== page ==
Cameroonian artist Bili Bidjocka, whose work appears in Simon Njami's curated group show "As You Like It," at the opening of the Joburg Art Fair. Photo by Sean O'Toole.
Jubilant Debut for Joburg Art Fair
By Sean O'Toole
Published: March 17, 2008
JOHANNESBURG—March 13 was a day of jubilant highs for South Africa. While international news anchors announced record prices for gold, arguably the country’s best-known export commodity, in Johannesburg, nicknamed the City of Gold, residents and visitors were fussing over contemporary art at the Joburg Art Fair, Africa’s first-ever fair devoted singularly to contemporary art.
Bank executives and celebrity athletes aside, attendees at the opening included artists, dealers, and art-world insiders eager to make sense of this new event. Johannesburg artist William Kentridge numbered among the invited guests, as did a suave contingent of Cameroonian expatriates, including the renowned scholar Achille Mbembe, curator Simon Njami, and artists Bili Bidjocka and Joel Mpah Dooh, who had works available at Njami’s curated show at the fair.
Business on the opening evening was unexpectedly brisk, despite the recent devaluation of the South African currency and political uncertainty surrounding incumbent president Jacob Zuma’s constitutional court battle to stave off corruption charges. A 1947 oil on canvas by pioneering South African modernist Gerard Sekoto grabbed most of the attention. The modestly sized self-portrait, notable for its glowing yellow tones and the subject’s proud bearing, made headlines last May when South African dealers Michael Stevenson and Johans Borman, together with their London counterpart Michael Graham-Stewart, purchased it for $250,000 at the inaugural South Africa Sale at Bonhams in London. Although the dealers were unwilling to disclose the price they achieved in Johannesburg, reliable sources suggested it had sold for over $600,000.
Commenting on buying patterns generally, Neil Dundas of Johannesburg’s Goodman Gallery said most of his sales were between $2,500 and $12,500, a range that some commentators anticipated would show the slackest returns. Goodman is South Africa’s leading contemporary dealer and represents, among others, Kentridge, whose bronze statuette of a horse, from an edition of seven, fetched $42,000.
A painted bronze statue by South African sculptor Claudette Schreuders, also in an edition of seven, earned a similar amount at the Jack Shainman Gallery booth. Claude Simmard, a director at Shainman, remarked that there was a definite nationalist undercurrent at the fair, with works by South African artists generating the most interest.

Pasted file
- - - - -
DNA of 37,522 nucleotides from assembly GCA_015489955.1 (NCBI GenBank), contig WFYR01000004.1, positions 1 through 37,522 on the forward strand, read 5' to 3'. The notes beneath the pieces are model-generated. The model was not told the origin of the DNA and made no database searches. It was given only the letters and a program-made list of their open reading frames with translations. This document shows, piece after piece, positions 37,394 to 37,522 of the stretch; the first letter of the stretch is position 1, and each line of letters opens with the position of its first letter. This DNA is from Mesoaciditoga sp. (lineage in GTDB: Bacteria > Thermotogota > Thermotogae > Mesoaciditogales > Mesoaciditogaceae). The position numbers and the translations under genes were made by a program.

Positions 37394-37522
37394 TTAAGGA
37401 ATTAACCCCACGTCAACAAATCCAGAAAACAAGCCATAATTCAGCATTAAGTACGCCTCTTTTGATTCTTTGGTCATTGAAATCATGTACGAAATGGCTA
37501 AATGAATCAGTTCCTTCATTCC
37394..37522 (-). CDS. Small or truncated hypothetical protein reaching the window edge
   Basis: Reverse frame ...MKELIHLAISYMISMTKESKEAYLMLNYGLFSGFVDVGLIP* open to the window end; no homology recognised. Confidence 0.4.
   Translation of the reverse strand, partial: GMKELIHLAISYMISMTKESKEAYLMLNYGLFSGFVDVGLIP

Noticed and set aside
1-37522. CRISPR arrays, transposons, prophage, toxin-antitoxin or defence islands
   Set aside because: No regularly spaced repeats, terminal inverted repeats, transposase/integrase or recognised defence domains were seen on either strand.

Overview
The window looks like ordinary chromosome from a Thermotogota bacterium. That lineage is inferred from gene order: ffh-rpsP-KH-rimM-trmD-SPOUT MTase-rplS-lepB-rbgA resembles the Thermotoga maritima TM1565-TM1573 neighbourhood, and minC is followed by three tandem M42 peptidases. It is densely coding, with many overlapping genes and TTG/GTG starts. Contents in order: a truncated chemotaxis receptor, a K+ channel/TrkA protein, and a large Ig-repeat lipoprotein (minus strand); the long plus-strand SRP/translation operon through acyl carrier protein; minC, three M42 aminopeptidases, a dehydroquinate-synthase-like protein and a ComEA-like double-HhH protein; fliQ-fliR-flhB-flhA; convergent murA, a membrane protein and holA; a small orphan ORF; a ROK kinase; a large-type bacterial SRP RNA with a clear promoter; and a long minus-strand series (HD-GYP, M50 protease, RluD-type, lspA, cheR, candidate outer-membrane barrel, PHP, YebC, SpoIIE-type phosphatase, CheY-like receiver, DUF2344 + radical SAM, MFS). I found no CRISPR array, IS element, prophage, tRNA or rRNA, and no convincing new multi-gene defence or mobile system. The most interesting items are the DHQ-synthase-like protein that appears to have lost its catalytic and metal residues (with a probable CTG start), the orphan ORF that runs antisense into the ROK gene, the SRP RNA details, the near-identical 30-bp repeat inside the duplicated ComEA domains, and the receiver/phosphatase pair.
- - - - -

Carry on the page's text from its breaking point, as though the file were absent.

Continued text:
Tellingly, in the same booth where the Sekoto proudly looked on at visitors, a compelling series of midcentury paintings by Nigerian artist Ben Enwonwu remained unsold after the fair’s first two days. But by the conclusion on Sunday, March 16, eight of the 11 works on offer had eventually sold, five to a Nigerian art foundation seeking to repatriate the artist’s work.
Dealer Michael Stevenson ascribed the relative lack of interest in African art among South Africans to ignorance about practices from elsewhere on the continent. Two years ago Stevenson showed a signature fabric work by Nigerian sculptor El Anatsui at his Cape Town gallery. Despite energetic attempts to sell the piece, priced at $25,000, he was unable to find a local buyer. Now, following the artist’s Venice Biennale debut last year, Anatsui’s market has suddenly spiked. Simmard stated that Shainman, which represents Anatsui, fielded numerous requests for the artist’s work despite current price points of $200–400,000 and having no available stock.
Although plagued by the occasional technical glitch and the late arrival, midway through the fair, of some works in Njami’s show of African artists, sentiment was generally positive, and most galleries indicated they would return next year. The fair’s director, Ross Douglas, echoed the upbeat mood while waiting in line to collect his vehicle following the opening evening’s festivities. “Look at my phone, it has 250 messages,” he said.